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In this week’s parshah the Torah writes about a prohibition on killing a murderer prior to his trial. As the pasuk says: “…v’lo yamus harotzeach ad amdo lifnei haeidah lamishpat – … so that the murderer will not die until he stands before the assembly for judgment” (Bamidbar 35:12). The same rule applies to anyone who commits an aveirah that is punishable by death; no one is permitted to kill him prior to his trial in beis din, including the witnesses that warned him and witnessed the aveirah. The Sefer Hachinuch (mitzvah 409) writes that if one kills a transgressor prior to his trial, he is regarded as a murderer.
In Behar, one of this week’s parshiyos, the Torah commands us in regard to some of the laws of buying and selling. The pasuk says, “Vechi simkiru mimkar la’amisecha … al tonu ish es achiv – When you make a sale to your fellow … do not afflict one another.” The Gemara in Baba Metzia 51a derives from this pasuk that one may not overcharge when selling an item without informing the buyer. This is referred to as ona’ah. The Gemara says that if one charges more than a sixth more than the market value of an item, the sale is void. If one charges less than a sixth more, the sale is valid. If one charges exactly a sixth more, the sale is valid; however, the seller must return the overcharge.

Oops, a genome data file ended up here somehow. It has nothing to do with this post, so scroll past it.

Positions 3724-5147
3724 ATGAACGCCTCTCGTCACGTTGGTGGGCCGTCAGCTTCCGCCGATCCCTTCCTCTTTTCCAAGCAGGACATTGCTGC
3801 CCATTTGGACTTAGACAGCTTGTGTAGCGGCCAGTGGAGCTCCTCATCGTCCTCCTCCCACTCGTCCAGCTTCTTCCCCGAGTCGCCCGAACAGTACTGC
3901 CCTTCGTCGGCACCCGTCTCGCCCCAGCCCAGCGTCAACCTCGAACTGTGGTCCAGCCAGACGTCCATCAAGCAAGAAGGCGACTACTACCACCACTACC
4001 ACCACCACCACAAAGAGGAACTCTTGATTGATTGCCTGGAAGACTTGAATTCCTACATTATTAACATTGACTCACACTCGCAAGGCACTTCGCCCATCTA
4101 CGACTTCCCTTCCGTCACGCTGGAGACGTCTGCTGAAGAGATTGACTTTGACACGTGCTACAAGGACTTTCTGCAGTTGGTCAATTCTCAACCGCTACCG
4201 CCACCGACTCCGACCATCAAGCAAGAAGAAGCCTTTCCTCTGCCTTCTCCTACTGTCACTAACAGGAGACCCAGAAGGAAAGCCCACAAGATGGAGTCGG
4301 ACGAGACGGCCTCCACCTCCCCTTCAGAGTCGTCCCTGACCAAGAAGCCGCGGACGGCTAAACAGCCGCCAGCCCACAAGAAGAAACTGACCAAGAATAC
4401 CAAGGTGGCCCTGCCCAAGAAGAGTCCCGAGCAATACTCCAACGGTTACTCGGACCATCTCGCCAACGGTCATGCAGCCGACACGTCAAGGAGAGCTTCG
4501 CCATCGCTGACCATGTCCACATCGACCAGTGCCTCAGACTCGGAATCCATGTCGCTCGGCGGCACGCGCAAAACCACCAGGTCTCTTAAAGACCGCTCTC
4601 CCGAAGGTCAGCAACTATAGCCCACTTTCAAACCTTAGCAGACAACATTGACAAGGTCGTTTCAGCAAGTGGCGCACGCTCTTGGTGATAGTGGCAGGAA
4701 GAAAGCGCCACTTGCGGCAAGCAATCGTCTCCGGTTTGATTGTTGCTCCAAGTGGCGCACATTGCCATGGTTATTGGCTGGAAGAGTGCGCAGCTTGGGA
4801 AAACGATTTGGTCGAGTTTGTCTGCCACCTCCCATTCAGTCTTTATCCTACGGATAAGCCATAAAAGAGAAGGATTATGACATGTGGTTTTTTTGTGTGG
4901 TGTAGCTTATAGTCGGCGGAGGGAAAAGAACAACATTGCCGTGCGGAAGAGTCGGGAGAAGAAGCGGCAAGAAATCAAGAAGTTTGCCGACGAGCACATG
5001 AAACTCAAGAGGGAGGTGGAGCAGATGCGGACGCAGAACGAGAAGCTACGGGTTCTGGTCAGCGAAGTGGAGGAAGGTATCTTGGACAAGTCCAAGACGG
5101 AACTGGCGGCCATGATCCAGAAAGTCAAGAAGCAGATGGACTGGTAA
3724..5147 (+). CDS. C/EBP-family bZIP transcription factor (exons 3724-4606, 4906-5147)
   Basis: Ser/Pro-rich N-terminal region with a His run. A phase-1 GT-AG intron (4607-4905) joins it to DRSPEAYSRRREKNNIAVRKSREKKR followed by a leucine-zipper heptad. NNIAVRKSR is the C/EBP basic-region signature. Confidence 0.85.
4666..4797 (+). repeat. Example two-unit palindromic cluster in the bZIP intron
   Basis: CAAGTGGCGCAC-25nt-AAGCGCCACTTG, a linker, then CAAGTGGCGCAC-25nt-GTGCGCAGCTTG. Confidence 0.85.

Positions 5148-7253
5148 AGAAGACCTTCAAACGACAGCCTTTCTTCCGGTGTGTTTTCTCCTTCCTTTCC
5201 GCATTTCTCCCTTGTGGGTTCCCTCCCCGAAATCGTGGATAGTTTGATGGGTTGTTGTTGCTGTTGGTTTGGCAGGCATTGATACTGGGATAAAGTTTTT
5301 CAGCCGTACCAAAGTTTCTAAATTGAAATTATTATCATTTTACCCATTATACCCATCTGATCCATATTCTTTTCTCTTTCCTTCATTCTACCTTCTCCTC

Have you ever wondered why Avraham was the first patriarch of the Jewish people? Probably not; the reason is so obvious. We have grown up hearing the stories of the young boy Avram, who questioned the irrational idolatry of his time. We have followed him on his journey of discovery; how he investigated nature, science, each mode of worship - and logically arrived at the conclusion that there has to be One Omnipotent Creator responsible for our existence.
What do a shoe, handkerchief, and pen have in common? For English buffs, they all contain an "e." Let's try in Hebrew: What do na'al, sudar, andeit have in common? They all begin in alphabetical order: Nun, Samach, and Ayin. OK, but better.... in Choshen Mishpat, these are the classic items for "Kinyan Chalipin." Let's try in Hebrew: What do na'al, sudar, andeit have in common? They all begin in alphabetical order: Nun, Samach, and Ayin. OK, but better.... in Choshen Mishpat, these are the classic items for "Kinyan Chalipin."